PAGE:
Capacity is no longer a product, its a means of product delivery, says TE SubCom
20 February 2018 | Natalie Bannerman
Capacity speaks to TE SubCom about some of the biggest issues facing the submarine cable industry, how the industry is combating this and its thoughts on OTTs and cable landing stations.
1. TE SubCom recently launched its global network operations centre (NOC), talk to me about the launch of the centre and its significance (if any) in the growth of TE SubCom’s services?
SubCom is very excited to be adding NOC services to our existing portfolio of operation and maintenance offerings. As our customer base evolves, we see some of our customers looking for a more complete & comprehensive solution provider for their O&M requirements. They would prefer to outsource these services so they can concentrate on their core business and let SubCom’ s experience and expertise provide them with everything they need to operate, maintain and protect their undersea assets
2. What is the biggest issue facing the subsea cable industry and what is TE SubCom doing to combat this?
We have seen some major market players backing away from involvement in new systems. This is causing a gap in the role landing parties used to play with respect to providing outside plant, cable landing stations, regulatory approvals, network operations and maintenance.
SubCom has been providing these services ad hoc to various customers for decades. The SubCom Global Services (SGS) initiative has been formed to address the gap and to provide a turnkey solution to our customer’s.
Our customers are faced with myriad choices with respect to subsea cable projects. The choice of terminating equipment alone – meshing with an existing core terrestrial network or keeping up with shorter and shorter technology improvement cycles – is daunting. We offer the “Open Cables” model, which gives customers the flexibility to select their preferred line terminating equipment for their specific network. This enables them to have a cost effective, comprehensive yet customized solution that allows for a multi-vendor supplier base for transponders.
3. How do you think the investment of OTT’s has effected the subsea cable market?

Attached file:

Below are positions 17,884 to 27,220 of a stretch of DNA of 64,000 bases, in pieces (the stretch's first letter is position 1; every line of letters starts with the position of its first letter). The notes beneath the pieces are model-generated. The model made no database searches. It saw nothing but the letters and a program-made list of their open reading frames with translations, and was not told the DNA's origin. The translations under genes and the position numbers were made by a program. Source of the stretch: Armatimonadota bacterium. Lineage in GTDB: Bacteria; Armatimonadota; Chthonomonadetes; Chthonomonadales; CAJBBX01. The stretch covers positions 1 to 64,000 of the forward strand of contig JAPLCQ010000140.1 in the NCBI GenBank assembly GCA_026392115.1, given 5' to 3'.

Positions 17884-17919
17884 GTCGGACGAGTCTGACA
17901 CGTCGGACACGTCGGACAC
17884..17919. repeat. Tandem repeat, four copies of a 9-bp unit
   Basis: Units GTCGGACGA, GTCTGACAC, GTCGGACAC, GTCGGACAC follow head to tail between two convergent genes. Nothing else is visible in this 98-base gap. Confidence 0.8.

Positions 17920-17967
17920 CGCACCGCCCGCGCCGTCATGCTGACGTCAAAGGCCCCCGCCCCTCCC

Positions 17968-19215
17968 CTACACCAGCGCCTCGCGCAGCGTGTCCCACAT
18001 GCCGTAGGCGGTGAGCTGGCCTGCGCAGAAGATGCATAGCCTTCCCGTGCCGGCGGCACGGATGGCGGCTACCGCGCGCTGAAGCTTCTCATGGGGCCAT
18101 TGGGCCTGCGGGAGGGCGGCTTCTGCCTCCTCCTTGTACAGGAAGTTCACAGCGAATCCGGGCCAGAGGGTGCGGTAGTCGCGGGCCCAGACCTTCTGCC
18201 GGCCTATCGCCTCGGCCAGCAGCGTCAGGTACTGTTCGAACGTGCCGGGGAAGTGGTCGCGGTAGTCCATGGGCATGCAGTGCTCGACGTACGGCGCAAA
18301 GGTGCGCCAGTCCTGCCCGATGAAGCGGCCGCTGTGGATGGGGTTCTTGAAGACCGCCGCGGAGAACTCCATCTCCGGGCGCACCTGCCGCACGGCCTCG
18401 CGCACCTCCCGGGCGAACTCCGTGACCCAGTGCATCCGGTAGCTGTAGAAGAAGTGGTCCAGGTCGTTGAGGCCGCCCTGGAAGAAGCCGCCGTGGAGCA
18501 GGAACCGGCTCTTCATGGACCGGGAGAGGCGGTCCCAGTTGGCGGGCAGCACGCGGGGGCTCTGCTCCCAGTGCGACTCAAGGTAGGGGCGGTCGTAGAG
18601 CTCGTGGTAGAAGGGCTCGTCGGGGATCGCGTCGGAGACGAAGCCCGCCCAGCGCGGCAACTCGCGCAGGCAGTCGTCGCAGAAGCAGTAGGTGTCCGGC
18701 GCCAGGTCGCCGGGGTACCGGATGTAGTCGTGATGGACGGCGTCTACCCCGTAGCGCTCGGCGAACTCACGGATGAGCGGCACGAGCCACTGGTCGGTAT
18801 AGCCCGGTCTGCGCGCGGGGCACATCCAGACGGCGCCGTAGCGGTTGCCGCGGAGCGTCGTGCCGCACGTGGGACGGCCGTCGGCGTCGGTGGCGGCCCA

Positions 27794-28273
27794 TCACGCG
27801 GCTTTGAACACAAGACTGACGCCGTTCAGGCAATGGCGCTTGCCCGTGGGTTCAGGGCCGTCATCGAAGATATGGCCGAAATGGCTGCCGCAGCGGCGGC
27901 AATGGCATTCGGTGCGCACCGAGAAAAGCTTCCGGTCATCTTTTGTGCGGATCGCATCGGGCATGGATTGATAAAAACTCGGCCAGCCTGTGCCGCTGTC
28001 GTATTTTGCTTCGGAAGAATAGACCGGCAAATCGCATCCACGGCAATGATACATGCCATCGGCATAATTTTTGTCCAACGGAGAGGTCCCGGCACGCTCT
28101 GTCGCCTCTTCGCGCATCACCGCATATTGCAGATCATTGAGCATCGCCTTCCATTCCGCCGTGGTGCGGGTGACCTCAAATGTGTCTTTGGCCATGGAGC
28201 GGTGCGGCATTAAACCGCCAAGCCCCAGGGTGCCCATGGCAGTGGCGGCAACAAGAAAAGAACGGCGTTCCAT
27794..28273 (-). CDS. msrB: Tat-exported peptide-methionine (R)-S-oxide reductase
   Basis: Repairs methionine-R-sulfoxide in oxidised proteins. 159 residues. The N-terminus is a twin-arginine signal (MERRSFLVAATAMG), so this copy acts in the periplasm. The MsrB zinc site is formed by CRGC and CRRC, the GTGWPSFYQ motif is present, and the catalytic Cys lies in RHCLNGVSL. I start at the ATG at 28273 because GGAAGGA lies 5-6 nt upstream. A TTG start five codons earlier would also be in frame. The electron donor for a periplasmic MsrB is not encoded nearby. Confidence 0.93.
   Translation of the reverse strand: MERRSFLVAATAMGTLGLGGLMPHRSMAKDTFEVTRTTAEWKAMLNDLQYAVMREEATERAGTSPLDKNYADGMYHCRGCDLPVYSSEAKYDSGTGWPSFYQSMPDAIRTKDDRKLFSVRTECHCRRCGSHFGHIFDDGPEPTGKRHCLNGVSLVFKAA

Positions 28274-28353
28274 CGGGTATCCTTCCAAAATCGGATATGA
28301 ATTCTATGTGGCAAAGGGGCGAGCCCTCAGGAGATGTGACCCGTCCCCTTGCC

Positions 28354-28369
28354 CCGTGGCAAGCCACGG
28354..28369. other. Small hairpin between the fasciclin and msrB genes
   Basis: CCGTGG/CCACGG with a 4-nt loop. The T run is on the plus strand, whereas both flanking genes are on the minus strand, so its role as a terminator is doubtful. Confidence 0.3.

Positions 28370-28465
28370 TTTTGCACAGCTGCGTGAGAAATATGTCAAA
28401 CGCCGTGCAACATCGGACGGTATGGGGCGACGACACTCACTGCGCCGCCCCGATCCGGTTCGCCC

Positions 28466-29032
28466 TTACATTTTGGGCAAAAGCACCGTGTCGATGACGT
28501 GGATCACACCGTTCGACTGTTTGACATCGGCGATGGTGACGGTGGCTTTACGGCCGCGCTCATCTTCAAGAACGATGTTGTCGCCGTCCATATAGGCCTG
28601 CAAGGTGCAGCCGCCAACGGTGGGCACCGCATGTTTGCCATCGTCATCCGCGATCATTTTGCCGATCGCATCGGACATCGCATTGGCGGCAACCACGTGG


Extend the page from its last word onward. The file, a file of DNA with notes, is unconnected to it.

The increased involvement of Over-the-Top (OTT) providers is significantly changing the market. It has transformed the way we think about capacity from being a “product” to being the means of delivery for a product (content applications). It has also changed the usage of subsea cable from a resale model to one of internal consumption. All this has had the effect of breaking down significant regulatory barriers and breaking up some monopolistic business paradigms.
4. What are your thoughts on the increasing number of cable projects forgoing the cable landing station and connecting directly into the data centre?
We think the “direct to data center” approach makes technical and economic sense. As a matter of fact, SubCom was a pioneer in this network topology, having installed our first direct connections back in the early 2000’s into what was then called a PoP (point of presence). These direct connections avoid expensive regeneration at the cable station and our system design experience enables us to model and combine the different optical paths of an undersea segment with a terrestrial segment.
5. As we’re now in 2018, what’s the roadmap for the next 12 months?
SubCom continues to develop new products and services to match the ever-changing needs of our customers.
A number of announcements have been made by TE SubCom over the last few months. Most recently TE SubCom was selected as supplier for the HAVFRUE subsea cable, the Monet subsea cable is now ready for service and TE SubCom’s Responder cable-laying ship arrived in November at the Sydney harbour in Australia to start work on the 15,000km Hawaiki subsea cable.
1m | James Pearce
4m | James Pearce
4h | Alan Burkitt-Gray
4h | Natalie Bannerman